$1.05 at moversguide.usps.com. Also notify your bank, credit card companies,
retirement fund managers, insurance companies (including Medicare), health care
providers and utilities.
 Expect a letter at your old address from the U.S. Postal Service, as well as from
many credit card companies, asking whether your move is valid. These help foil
scammers who fraudulently file address-change requests in your name to intercept
your mail. Filling out IRS Change Request Form 8822 will assure that tax
correspondence doesn't go astray.
 Shred all of your sensitive documents. Moving often means getting rid of old
paperwork. If tossed into the trash, it may attract dumpster divers. So shred anything
that contains your Social Security number, account numbers or other sensitive
information.
 Rein in identity theft opportunity during open houses. Sensitive documents - birth
certificates, passports, wills, tax returns, financial statements, health insurance and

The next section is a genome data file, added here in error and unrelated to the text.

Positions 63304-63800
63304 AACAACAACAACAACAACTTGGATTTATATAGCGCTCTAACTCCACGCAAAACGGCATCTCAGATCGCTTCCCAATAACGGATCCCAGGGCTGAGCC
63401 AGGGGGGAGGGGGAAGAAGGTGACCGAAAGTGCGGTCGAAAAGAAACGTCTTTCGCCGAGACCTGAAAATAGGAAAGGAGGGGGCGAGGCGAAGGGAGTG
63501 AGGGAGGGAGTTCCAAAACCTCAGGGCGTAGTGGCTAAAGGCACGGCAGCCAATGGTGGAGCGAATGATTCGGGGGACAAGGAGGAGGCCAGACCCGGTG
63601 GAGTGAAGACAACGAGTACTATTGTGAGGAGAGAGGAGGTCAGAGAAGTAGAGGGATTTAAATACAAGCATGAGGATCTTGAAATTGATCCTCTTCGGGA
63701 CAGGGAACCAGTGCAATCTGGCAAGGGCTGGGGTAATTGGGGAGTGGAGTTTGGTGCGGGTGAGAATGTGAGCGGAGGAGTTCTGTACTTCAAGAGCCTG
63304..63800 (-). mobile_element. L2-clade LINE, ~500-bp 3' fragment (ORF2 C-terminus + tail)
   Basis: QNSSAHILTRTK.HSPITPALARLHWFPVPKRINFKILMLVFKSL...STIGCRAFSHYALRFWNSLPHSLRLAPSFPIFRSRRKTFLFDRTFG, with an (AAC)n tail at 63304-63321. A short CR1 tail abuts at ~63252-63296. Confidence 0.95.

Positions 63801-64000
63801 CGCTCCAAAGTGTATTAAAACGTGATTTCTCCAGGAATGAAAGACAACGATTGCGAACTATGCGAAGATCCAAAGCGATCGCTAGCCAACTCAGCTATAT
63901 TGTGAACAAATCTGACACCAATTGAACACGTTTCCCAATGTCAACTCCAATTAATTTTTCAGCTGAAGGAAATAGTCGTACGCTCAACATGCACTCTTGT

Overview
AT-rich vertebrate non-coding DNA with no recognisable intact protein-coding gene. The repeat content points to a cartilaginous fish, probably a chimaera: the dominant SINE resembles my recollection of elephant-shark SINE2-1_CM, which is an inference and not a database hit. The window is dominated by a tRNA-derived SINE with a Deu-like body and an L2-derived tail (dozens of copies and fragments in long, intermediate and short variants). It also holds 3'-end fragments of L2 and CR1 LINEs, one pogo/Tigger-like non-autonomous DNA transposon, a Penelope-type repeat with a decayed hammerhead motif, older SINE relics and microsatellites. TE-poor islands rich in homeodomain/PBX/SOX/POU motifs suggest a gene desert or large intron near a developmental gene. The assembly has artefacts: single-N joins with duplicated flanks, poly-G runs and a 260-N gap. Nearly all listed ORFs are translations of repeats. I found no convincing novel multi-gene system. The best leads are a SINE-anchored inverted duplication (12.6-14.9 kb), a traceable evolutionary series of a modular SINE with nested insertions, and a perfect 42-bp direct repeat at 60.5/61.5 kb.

medical records (along with jewelry and other valuables, of course) - should be
removed from a home being shown, or at least kept in a locked cabinet. The same
applies when you bring in contractors for a spruce-up.
 Do your homework on moving companies. You are safest with those that are
registered with the Federal Motor Carrier Safety Administration and have a USDOT
number assigned by the U.S. Department of Transportation.
During the move:
Supervise everything. Your presence can deter sticky fingers. If you can't be there, designate a
trusted person to be your eyes and ears. Personally transport the sensitive stuff. Put your
important papers and valuables into a locked box and take it with you. Move your computer yourself,
too, or at least give it a strong password.
After you arrive:
Within 30 days of your move, verify that all mail is coming to the new residence. Ensure that old utility, cable or other accounts have been closed. Three months after the move, get a free copy of your